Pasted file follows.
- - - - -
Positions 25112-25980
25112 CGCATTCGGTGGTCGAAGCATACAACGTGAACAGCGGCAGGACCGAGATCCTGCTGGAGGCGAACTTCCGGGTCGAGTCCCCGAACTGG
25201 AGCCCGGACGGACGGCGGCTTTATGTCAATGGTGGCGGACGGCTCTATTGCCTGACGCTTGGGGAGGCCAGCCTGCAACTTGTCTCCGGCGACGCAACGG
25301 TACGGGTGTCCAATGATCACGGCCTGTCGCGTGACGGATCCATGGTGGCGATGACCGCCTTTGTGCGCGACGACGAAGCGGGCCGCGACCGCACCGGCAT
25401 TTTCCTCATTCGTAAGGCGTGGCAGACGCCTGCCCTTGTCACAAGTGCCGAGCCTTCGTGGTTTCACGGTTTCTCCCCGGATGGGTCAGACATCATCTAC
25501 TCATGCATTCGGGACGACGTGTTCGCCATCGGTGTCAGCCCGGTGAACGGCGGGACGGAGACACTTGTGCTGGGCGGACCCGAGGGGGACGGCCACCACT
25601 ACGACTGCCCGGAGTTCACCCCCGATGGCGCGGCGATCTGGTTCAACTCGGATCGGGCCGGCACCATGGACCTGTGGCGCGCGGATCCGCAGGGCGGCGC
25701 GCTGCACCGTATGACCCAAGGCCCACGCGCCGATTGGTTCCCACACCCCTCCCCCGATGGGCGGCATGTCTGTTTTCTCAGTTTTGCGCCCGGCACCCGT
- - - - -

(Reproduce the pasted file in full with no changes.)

Positions 25112-25980
25112 CGCATTCGGTGGTCGAAGCATACAACGTGAACAGCGGCAGGACCGAGATCCTGCTGGAGGCGAACTTCCGGGTCGAGTCCCCGAACTGG
25201 AGCCCGGACGGACGGCGGCTTTATGTCAATGGTGGCGGACGGCTCTATTGCCTGACGCTTGGGGAGGCCAGCCTGCAACTTGTCTCCGGCGACGCAACGG
25301 TACGGGTGTCCAATGATCACGGCCTGTCGCGTGACGGATCCATGGTGGCGATGACCGCCTTTGTGCGCGACGACGAAGCGGGCCGCGACCGCACCGGCAT
25401 TTTCCTCATTCGTAAGGCGTGGCAGACGCCTGCCCTTGTCACAAGTGCCGAGCCTTCGTGGTTTCACGGTTTCTCCCCGGATGGGTCAGACATCATCTAC
25501 TCATGCATTCGGGACGACGTGTTCGCCATCGGTGTCAGCCCGGTGAACGGCGGGACGGAGACACTTGTGCTGGGCGGACCCGAGGGGGACGGCCACCACT
25601 ACGACTGCCCGGAGTTCACCCCCGATGGCGCGGCGATCTGGTTCAACTCGGATCGGGCCGGCACCATGGACCTGTGGCGCGCGGATCCGCAGGGCGGCGC
25701 GCTGCACCGTATGACCCAAGGCCCACGCGCCGATTGGTTCCCACACCCCTCCCCCGATGGGCGGCATGTCTGTTTTCTCAGTTTTGCGCCCGGCACCCGT